SFRS urges communities to reach out this Christmas

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Christmas Hazards _04_square


AN experienced firefighter has issued a rallying call to communities to look out for lonely neighbours, friends and relatives this Christmas.

The Scottish Fire and Rescue Service works alongside partners to protect the most vulnerable people in society from risks such as fire within the home.

But the Service has also worked in partnership to identify those who are lonely and isolated and taken an active role in encouraging people to look after their mental health.

It is believed that just six per cent of adults in Scotland have contact with friends, family or neighbours less than once a week, according to statistics from the Scottish Government’s ‘A Connected Scotland’.

And more than a third of adults in Scotland live alone – with 40 per cent of that number being in the pensionable age bracket.

Deputy Assistant Chief Officer Alasdair Perry said: “The effects of loneliness can be overwhelming - and particularly so during the festive period.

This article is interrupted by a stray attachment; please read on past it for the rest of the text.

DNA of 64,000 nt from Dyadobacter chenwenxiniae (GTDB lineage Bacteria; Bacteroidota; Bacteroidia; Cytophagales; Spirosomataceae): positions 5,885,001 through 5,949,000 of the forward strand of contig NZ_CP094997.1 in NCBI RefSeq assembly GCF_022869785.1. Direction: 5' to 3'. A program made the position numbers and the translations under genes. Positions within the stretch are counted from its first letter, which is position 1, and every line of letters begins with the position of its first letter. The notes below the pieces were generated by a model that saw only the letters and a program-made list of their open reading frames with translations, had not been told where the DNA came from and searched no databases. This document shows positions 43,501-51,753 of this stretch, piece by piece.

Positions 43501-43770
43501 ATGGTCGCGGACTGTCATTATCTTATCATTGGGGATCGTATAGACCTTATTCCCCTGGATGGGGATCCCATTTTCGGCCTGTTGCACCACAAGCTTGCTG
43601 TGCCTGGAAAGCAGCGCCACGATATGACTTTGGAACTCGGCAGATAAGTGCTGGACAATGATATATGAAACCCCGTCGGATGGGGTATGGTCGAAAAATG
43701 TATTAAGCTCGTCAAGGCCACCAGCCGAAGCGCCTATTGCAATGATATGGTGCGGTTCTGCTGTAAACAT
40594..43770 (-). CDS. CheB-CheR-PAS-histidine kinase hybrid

“We are talking about young single parents, elderly couples, people living with disability and even young children poorly supported by their families. Anyone can be affected, and for a number of different reasons.

“We are asking communities to join with us this Christmas and reach out to their neighbours, friends and relatives.

“The smallest gesture of a cup of tea and a chat can mean so much to someone who may have had no contact for several days.”

The Service is also asking communities to signpost firefighters to vulnerable people who may be in need of support to stay safe from fire and other risks within the home. The Service offer free Home Fire Safety Visits.  Service personnel will help you sort out a fire escape plan and provide information about smoke, heat and carbon monoxide alarms.

The risk of fire increases during the festive period for a number of reasons including an increased use of electricity, a combination of flammable decorations and naked flames such as candles, and also increased alcohol consumption.

DACO Perry said: “There are people across Scotland who have little to no contact with their friends, neighbours or support services.

“They can be elderly, perhaps with little to no family, or they can be young, vulnerable and fallen on hard times – isolated from friends, family and support through no fault of their own.

“We need to reach these forgotten members of our communities – and especially so at this time of year – to ensure they get the support that they need to stay safe within the home.

“Together we can work to save lives - in more ways than one.”